So basically what I am getting at is that Locke would argue that when it comes to certain programs as long as it is beneficial to you and to the rest of the general population then it is okay for them to take your money. But if this is more one sided, then it is not the responsibility of the government to take this on because as Locke said we are fine without them and we gave them power to rule over us if they were out for our common well-being.

  6. Mycki Kujacznski permalink
    November 3, 2010 1:08 AM

    It is the government’s job to create a safe environment for the citizens, but it is NOT the government’s job to take money from citizens through taxes or any other means and give it to other, less fortunate citizens. I believe that men have the right to keep 100% of the benefits of their own work, with a few exceptions. I agree with Locke that the government should be able to take from citizens is when the money is going towards something that will benefit every person from which money was taken, but I think that is the only time it is acceptable. For example, if the money is going towards the national defense or police, that would provide more protection for ALL of the citizens. However, it is not okay for the government to take money from citizens just to help out the ones that aren’t as well off.
    People that want to be successful work hard to do so – not to mention they have to spend a lot of money in the process on their education. Although they may be making more money than other citizens, they may have to use quite a bit to pay back student loans anyway. It is not fair for the government to take money from hard-working citizens to give to citizens who are poor for whatever reason. If people’s money could just be taken by the government and given to the poor, there would be no incentive for people to work hard and make good money. Citizens shouldn’t have to be responsible for the financial status and well-being of other citizens. However, if people want to help out citizens in need, they are more than welcome to do so. People can donate to charity, volunteer, etc. The key thing though, is that it should not be something that is enforced or handled through the government.
    As far as caring for the elderly goes, I agree with Locke that a child is obliged to respect and support his or her parents. However, nonparents and people who aren’t relatives are not people’s responsibility. If people do want to help out elders that aren’t related to them, then more power to them. It should be optional, just like it should be optional to help out any other struggling citizen.
    The bottom line is we have no responsibility to our fellow men or the poor in society. That isn’t to say we shouldn’t want to help those in need, but it should not be forced upon us by the government.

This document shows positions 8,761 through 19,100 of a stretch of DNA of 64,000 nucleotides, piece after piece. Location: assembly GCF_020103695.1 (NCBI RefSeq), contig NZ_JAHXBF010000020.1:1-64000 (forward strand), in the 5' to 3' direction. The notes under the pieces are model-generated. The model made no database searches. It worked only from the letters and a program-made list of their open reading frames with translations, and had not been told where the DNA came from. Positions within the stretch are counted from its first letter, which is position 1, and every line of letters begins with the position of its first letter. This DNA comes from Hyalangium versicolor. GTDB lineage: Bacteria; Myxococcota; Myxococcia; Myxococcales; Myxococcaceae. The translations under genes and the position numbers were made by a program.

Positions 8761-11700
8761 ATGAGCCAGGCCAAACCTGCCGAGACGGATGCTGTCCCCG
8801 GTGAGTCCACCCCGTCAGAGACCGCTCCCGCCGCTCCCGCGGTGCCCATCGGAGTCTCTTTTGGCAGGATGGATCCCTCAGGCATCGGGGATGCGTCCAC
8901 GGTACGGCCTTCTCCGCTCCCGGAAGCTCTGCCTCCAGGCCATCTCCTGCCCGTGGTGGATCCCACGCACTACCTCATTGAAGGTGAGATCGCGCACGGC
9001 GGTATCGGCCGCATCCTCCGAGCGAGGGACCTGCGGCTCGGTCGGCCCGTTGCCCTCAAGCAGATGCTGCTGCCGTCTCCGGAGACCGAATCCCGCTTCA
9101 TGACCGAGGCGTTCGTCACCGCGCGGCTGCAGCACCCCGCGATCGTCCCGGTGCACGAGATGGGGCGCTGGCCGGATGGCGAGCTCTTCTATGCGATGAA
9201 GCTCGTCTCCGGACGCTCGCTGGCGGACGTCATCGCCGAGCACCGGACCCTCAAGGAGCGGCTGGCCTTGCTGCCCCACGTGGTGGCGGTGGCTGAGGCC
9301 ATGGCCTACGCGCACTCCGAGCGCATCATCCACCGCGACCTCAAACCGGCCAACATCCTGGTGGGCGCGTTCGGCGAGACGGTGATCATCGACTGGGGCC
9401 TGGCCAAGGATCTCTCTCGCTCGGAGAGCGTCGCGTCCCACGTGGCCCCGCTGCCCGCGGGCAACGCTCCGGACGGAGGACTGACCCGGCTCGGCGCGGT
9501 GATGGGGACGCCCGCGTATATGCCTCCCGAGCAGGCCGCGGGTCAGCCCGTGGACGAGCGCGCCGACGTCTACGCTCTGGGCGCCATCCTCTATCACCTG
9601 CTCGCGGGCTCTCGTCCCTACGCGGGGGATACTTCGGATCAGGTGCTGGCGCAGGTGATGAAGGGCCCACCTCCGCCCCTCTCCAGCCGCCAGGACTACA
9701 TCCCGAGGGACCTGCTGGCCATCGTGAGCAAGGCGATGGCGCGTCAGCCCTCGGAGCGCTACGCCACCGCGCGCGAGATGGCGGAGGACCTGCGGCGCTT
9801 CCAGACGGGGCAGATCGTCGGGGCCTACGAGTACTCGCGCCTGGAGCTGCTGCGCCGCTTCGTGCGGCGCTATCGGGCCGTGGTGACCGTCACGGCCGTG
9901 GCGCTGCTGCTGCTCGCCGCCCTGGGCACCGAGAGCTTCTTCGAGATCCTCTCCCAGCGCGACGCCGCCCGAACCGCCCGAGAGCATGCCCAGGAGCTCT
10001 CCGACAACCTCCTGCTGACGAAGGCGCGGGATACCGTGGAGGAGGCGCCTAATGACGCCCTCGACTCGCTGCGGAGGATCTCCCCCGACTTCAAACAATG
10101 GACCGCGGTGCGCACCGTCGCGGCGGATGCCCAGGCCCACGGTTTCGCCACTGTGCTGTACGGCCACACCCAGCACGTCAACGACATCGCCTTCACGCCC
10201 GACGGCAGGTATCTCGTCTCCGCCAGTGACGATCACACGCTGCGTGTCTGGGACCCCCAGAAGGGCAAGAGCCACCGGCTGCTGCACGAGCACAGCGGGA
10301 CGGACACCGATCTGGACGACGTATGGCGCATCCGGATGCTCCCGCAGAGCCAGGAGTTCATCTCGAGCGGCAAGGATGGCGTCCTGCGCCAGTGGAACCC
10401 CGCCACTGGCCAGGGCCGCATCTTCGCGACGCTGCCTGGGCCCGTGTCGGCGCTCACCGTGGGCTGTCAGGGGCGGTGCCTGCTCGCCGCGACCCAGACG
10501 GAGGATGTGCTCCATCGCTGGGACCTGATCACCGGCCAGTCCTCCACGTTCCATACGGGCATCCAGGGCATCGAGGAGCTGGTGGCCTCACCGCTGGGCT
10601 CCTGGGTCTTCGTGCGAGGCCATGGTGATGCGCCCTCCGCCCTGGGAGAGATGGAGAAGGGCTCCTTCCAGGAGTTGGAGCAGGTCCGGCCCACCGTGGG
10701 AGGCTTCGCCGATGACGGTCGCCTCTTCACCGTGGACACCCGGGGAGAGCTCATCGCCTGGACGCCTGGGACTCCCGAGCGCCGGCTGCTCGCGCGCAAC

7. adamarcher permalink
    November 3, 2010 11:07 AM

    I find it utterly facinating that there was no income tax until more than a decade into the 2oth century. It makes me wonder if the government could function today operating solely on its various other forms of income, (e.g. tariffs, sales tax, etc.) or if our leviathan has becomme too bloated to do so.
    In respoonse to the question, I think that the government has no right to infringe upon the personal property and therefore the income of individuals. Unless the government is directly incolved in soem otehr way, which sould not be the case in the case in the first place, since a smaller government would not have the funding for as much economic suport throught the form of wealth redistribution.
    I think that the governments sole purposes should be:

    1.) Millitary Protection – from other nations
    2.) Diplomatic Relations – with other nations
    3.) Police Protection – from other citizens
    4.) A Judiciary & Punitive system – for lawbreakers of the nation

    I think that the government should stay out of economics ececpt for what they need to levy on the citizens and companies to support the aforementioned fucntions.

  8. Chrisbbarnes permalink
    November 10, 2010 12:26 AM

    According to Locke, it is the governments primary role to ensure citizens ability to acquire property, even if that means destroying the property of some citizens in the process. Since re-distributive programs can spur economic activity and cause an increase in total property, a government is not necessarily stepping outside of Locke’s social contract with welfare.

    Personally, I find the idea of a natural right, especially that of property, to be silly.

  9. Glenn permalink
    March 6, 2011 2:43 PM

    I guess Milton Friedman never read the part of the Gettysburg address by President Linlcon stating “government of the people, by the people and for the people”. Not of, for and by the Corporations.